Drugs and Foods to Avoid:
Ask your doctor or pharmacist before using any other medicine, including over-the-counter medicines, vitamins, and herbal products.
- Make sure your doctor knows if you are using digoxin (Lanoxin®), lithium (Eskalith®, Lithobid®), norepinephrine, a diuretic or "water pill" (such as amiloride, furosemide, triamterene, Dyazide®, Lasix®, or Maxzide®), other blood pressure medicine (such as atenolol, lisinopril, metoprolol, quinapril, Accupril®, Cozaar®, Diovan®, Lotrel®, Norvasc®, Toprol®, or Zestril®), or a pain or arthritis medicine (such as aspirin, celecoxib, diclofenac, ibuprofen, naproxen, rofecoxib, valdecoxib, Advil®, Aleve®, Bextra®, Celebrex®, Ecotrin®, Motrin®, or Vioxx®).
- Tell your doctor if you are using muscle relaxers, a medicine to lower cholesterol (cholestyramine, colestipol, Colestid®, or Questran®), a steroid medicine (such as dexamethasone, prednisolone, prednisone, or Medrol®), insulin or diabetes medicine that you take by mouth (such as glyburide, glipizide, metformin, Actos®, Amaryl®, Avandia®, Glucophage®, Glucotrol®, or Glucovance®).
- Drinking alcohol or taking narcotic pain relievers or sleeping pills with this medicine may intensify feeling lightheaded, dizzy, or faint. Tell your doctor if you are drinking alcohol or using pain relievers or sleeping pills.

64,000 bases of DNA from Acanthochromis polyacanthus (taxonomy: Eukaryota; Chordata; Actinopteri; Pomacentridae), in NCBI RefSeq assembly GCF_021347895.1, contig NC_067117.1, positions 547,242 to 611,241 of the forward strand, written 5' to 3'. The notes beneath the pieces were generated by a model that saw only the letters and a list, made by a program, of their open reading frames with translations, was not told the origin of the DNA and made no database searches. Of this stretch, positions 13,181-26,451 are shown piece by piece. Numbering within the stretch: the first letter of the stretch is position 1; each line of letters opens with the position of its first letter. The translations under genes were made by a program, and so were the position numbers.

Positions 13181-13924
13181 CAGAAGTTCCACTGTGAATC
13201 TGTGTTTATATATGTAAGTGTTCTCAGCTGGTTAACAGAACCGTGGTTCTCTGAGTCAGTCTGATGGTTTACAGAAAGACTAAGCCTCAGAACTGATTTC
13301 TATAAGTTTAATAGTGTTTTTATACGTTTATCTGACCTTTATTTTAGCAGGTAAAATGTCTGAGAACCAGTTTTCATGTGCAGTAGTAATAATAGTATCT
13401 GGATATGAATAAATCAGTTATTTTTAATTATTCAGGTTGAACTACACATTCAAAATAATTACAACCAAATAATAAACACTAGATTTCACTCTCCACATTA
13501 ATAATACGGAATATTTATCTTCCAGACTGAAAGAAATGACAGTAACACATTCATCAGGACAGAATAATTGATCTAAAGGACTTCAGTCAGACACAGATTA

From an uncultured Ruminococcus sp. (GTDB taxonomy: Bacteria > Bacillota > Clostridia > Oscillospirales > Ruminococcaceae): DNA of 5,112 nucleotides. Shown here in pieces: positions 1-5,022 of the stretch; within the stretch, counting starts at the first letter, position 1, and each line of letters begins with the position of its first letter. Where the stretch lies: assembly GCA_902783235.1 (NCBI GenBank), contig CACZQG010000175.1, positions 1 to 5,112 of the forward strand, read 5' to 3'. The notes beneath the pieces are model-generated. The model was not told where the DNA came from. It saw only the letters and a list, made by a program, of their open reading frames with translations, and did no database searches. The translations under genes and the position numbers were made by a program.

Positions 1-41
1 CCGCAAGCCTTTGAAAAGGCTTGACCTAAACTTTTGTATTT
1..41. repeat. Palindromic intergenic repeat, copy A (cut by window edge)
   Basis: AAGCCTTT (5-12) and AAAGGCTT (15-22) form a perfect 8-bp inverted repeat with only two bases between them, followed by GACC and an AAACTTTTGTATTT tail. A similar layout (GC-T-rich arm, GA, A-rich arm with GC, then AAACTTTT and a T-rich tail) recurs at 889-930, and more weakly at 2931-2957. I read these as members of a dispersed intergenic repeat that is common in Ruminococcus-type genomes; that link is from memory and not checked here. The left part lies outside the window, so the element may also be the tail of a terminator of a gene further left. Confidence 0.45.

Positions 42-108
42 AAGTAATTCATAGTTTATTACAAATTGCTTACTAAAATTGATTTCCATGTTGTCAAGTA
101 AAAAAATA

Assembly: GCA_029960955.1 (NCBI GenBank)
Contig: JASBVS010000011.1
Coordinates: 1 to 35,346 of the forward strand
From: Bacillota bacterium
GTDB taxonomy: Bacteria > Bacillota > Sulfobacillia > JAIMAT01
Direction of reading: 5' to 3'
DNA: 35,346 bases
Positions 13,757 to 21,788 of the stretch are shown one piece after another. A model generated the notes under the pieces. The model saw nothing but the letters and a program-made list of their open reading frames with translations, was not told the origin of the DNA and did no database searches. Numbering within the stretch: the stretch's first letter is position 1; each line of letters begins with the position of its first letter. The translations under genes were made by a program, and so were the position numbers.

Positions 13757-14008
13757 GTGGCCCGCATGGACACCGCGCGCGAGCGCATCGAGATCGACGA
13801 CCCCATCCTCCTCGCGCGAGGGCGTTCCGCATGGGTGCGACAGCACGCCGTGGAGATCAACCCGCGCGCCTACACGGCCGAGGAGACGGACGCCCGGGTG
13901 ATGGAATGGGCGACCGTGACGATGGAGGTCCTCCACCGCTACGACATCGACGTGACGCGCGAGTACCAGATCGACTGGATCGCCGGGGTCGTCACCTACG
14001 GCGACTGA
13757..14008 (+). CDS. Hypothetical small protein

Warnings While Using This Medicine:
- Using this medicine while you are pregnant (especially in your second or third trimester) can harm your unborn baby. Use an effective form of birth control to keep from getting pregnant. If you think you have become pregnant while using this medicine, tell your doctor right away.
- Make sure your doctor knows if you are breastfeeding, or if you have kidney problems, liver disease (including cirrhosis), asthma, congestive heart failure, diabetes, glaucoma, gout, high cholesterol, or systemic lupus erythematosus (SLE or lupus). Tell your doctor if you have an electrolyte imbalance (such as high or low calcium, potassium, magnesium, or sodium in the blood), or if you are dehydrated or experiencing diarrhea or vomiting. Tell your doctor if you are on a dialysis treatment.